The art of developing apps
Still in his twenties, Ed Lea is CTO with Grapple, a company that builds cross-platform smartphone applications, or 'apps'.
You wouldn't know it, as you walk among the music stores and theatres, but deep in the heart of London's Soho, not much more than a stone's throw from Oxford Street, there's a company that builds bespoke cross-platform mobile applications.
Depending on your point of view, the name Grapple is either a terrible pun or something terribly trendy, grasping the zeitgeist and neatly summing up the development of applications – or apps – that pretty much started with Apple. But, as we shall see, this interpretation of the name, tempting though it may be, isn't quite right.
The office itself is a cross between a beehive and a Cuban cigar factory. Row after row of long tables (not desks) form the workstations of a frantically busy cohort of developers, testers, authors, sales people and all the other components that go into making a company without walls. In an identical workspace to any other sits Ed Lea, a man so busy it seems he doesn't have time for a long name. Like everyone else at Grapple, Lea is under 30 (he's actually 29). With his shock of rust-coloured hair, he looks every inch the typical whizz-kid chief technology officer. Which is exactly what he is. But he's found time to squeeze in a slot to tell me about what he does at Grapple.
Grapple Mobile, to give the company its full name, started a little under two years ago building cross-platform smartphone applications. 'That was always our USP,' says Lea. 'We weren't building just for the iPhone, which was very much in vogue at the time. But also for Android, BlackBerry and Nokia.' The key point for Lea is that this offers Grapple's customers a bigger market, rather than simply the sector that happened to be locked into the iPhone.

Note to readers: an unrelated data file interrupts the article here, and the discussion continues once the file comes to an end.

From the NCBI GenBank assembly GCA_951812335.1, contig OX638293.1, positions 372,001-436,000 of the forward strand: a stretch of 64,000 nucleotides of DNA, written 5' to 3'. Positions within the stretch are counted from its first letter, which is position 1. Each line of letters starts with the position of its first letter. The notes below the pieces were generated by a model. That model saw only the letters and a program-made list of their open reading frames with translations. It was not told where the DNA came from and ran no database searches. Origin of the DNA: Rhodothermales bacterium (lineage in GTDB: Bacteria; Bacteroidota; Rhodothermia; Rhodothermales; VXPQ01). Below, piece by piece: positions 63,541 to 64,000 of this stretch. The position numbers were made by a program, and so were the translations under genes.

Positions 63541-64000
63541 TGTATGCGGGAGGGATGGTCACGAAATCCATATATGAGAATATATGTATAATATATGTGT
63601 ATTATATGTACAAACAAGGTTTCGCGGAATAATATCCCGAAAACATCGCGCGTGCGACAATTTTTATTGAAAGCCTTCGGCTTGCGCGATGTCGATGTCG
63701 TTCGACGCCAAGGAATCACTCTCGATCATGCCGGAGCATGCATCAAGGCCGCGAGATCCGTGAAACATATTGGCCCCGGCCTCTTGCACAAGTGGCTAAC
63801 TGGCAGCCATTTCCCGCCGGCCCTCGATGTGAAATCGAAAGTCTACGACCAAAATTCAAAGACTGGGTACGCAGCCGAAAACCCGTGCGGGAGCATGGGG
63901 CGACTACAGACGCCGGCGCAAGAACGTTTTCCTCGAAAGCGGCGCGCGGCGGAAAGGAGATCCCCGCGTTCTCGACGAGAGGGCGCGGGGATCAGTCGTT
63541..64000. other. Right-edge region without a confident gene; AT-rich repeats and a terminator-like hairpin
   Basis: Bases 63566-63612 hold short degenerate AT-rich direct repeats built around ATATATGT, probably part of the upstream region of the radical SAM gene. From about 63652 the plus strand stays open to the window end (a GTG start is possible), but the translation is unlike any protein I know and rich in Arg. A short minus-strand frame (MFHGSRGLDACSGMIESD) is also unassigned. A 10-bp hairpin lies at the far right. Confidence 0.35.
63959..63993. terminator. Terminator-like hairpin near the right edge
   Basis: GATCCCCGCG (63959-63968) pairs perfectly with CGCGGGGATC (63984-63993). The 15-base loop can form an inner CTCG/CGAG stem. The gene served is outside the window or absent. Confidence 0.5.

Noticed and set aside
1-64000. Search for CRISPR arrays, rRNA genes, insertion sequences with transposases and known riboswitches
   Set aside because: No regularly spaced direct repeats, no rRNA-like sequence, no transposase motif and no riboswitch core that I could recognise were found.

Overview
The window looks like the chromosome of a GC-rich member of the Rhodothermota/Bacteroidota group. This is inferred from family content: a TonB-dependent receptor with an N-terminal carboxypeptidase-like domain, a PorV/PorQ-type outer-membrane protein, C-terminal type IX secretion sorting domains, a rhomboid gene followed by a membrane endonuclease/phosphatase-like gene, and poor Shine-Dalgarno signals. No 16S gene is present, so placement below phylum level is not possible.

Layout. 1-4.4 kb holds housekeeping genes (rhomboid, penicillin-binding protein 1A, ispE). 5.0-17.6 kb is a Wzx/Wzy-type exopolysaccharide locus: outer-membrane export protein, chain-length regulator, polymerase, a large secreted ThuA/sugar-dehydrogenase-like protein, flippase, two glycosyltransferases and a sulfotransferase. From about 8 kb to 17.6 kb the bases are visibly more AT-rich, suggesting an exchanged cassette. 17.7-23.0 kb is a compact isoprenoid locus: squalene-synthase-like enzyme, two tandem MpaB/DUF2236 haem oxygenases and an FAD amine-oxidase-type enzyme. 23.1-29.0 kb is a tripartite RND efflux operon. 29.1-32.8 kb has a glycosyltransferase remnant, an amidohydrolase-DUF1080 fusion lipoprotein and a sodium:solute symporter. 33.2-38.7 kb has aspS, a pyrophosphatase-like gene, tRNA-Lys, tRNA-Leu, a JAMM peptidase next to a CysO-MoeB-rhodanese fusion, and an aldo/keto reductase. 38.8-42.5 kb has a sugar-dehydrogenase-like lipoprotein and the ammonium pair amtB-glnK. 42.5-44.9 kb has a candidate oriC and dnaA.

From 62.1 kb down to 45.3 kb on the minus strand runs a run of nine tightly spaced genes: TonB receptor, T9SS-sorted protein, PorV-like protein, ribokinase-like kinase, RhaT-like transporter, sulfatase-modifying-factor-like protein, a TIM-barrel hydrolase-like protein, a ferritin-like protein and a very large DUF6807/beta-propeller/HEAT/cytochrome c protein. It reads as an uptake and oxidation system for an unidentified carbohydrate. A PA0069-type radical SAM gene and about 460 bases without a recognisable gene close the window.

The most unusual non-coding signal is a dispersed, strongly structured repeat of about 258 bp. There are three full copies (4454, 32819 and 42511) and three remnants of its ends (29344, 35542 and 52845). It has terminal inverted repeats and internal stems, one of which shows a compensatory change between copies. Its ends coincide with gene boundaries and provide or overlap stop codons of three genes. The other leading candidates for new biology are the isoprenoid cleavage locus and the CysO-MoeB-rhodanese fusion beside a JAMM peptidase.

App developer supreme
Despite the company's recent origins, their marketing people claim that Grapple is the largest app developer in Europe. But that's just big talk, isn't it? 'That's based on a number of metrics,' says Lea. 'In the past two years we've built well over 200 individual applications for almost 100 customers, and we have a team of almost 100 people. And so we've grown in the two main directions: the number of apps we produce, and the number of people producing them.'
As CTO, Lea is responsible for all of the technology output of the company, which also has offices in Toronto and New York. This essentially means applying the proprietary technology platform that Grapple has developed to building apps. 'Traditionally, if you wanted to build an iPhone app, an Android app, a BlackBerry app and a Nokia app, you'd have needed four developers. One specialising in each brand and each software development kit (SDK). What we have is one developer, writing one source code and that creates the binaries for all the devices we support.' This, says Lea, really speeds thing up and enables him to lead the technology forward and to make it work as efficiently as possible.